“The Supreme Court consistently holds that the moral ‘standards of the community’ define what is obscene,” Cannon said in a statement released Thursday. “It makes sense that the people of Utah, through their courts, be the final arbiters of what is morally acceptable. For too long, federal courts have created a dangerous climate for our children by overturning important decisions of state courts that restrict pornography consumption and distribution within its borders.”
The actual text of the bill has not been published as of press time, but Cannon insisted that the measure does not represent an attempt to deprive anyone of their rights, and that there is “persuasive historical precedent for limiting jurisdiction.”
“In no way does this legislation deny anyone his day in court,” Canon said. “Instead, it simply shifts that decision from the federal court system to the system closest to the people of Utah and other states. Pornographers should not be able to shop for a federal judge in California with the authority to tell Utahns what is and what is not obscene and unacceptable.”
Reed Lee, an attorney with JD Obenberger and Associates and a Free Speech Coalition board member, told XBIZ that while bills like Cannon’s are commonly proposed, they rarely pass, and even more rarely survive court scrutiny.
“The general term in constitutional law for this kind of legislation is ‘court-stripping law’,” Lee said. “They are almost always unsuccessful, because they are so scary.”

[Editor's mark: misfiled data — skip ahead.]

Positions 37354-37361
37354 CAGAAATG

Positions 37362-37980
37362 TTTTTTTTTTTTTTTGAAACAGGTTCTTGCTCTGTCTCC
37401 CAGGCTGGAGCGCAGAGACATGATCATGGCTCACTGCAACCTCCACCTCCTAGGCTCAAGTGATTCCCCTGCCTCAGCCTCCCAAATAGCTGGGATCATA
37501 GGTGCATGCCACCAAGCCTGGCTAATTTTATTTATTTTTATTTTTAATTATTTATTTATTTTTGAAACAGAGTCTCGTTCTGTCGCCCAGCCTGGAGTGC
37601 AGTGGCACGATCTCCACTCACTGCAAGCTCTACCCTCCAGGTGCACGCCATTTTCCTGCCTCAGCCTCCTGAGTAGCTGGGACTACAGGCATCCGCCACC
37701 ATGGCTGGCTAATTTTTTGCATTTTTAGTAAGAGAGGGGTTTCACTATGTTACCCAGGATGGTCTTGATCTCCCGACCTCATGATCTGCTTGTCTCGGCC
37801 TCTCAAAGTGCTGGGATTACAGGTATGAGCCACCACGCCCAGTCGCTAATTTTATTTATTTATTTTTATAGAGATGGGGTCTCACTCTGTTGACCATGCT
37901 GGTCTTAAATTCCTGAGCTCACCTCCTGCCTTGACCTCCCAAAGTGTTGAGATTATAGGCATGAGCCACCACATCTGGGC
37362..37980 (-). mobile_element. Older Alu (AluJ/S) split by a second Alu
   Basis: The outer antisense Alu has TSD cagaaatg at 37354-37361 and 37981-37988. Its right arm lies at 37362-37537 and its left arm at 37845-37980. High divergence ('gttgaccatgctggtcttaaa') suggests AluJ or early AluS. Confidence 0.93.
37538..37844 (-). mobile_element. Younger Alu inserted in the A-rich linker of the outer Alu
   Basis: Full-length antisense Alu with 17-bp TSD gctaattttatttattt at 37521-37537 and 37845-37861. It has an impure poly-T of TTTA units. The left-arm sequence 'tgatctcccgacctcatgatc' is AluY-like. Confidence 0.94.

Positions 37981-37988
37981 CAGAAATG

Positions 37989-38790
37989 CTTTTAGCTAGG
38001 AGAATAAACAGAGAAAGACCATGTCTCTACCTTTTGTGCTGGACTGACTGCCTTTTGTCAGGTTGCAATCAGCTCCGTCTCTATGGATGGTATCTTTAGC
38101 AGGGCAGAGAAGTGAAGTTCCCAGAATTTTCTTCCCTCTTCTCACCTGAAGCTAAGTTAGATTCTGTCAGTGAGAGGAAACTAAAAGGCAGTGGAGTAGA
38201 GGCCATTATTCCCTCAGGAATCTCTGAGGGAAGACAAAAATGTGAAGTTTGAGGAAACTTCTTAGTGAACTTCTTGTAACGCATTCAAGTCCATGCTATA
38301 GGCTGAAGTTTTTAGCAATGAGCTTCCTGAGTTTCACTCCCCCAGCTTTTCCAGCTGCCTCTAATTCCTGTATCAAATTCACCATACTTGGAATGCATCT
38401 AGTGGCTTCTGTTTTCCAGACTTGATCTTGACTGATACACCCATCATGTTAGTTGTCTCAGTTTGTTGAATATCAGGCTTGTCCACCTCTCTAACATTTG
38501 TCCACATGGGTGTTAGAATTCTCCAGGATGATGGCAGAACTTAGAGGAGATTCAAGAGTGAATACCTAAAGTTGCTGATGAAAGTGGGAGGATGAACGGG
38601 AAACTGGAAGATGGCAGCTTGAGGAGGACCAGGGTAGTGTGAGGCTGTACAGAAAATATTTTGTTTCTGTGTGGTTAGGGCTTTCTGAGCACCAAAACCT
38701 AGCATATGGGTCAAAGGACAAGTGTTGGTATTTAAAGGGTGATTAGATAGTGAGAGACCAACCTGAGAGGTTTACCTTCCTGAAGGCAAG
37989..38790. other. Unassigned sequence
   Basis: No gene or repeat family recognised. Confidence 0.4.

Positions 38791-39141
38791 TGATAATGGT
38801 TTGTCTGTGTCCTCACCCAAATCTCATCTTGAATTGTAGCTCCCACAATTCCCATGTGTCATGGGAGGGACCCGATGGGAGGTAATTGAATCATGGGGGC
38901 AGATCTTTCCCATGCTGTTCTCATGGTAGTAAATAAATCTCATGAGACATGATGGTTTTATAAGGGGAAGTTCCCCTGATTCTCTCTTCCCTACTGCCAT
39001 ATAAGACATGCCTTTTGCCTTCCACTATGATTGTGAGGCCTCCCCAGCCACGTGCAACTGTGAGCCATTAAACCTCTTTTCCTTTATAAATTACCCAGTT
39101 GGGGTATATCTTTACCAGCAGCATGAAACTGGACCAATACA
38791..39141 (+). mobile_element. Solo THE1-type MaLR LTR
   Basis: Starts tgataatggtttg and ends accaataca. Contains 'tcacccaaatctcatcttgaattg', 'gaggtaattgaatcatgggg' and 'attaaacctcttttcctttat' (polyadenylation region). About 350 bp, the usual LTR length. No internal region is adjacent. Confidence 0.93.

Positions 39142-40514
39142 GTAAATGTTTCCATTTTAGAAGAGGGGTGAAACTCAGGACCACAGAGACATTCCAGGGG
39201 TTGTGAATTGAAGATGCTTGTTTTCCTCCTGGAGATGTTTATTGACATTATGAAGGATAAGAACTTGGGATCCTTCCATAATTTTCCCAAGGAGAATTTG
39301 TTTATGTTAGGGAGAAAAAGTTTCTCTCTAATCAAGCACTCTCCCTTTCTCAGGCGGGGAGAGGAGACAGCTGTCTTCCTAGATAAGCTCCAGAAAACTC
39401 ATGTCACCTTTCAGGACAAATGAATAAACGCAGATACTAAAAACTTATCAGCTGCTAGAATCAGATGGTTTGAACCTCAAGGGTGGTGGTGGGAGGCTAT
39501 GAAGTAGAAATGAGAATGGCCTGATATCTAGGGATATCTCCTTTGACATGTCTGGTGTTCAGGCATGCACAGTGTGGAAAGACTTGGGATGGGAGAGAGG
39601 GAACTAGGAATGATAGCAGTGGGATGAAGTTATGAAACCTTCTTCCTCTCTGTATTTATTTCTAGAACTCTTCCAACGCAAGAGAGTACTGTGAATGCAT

Lee said court-stripping laws are dangerous because they have the effect of removing the federal courts from the equation, and open up the chance for any given state’s political majority to trample on its opposition. In the civil rights era, for example, court-stripping laws were frequently proposed in an attempt to keep federal courts from reviewing segregation laws and laws against interracial marriage.
“The framers of the Constitution intentionally designed the Federal courts to be a counter-majoritarian measure,” Lee said. “That’s why we have lifetime appointments for Federal judges instead of having them be elected; it makes them less likely to bend to the will of the majority. Individual rights are protected by this counter-majoritarian measure.”
Lee said that while it’s true that some court-stripping laws have withstood court scrutiny, it is unlikely that Cannon’s latest proposal will ever reach that point. Cannon introduced the same measure in 2006, but the bill never made it out of committee; his latest measure may well meet the same fate.
“I doubt this [bill] is something that legislators will respond to by saying ‘now is the time to bite the bullet and take the chance of this coming back to bite us,’” Lee said.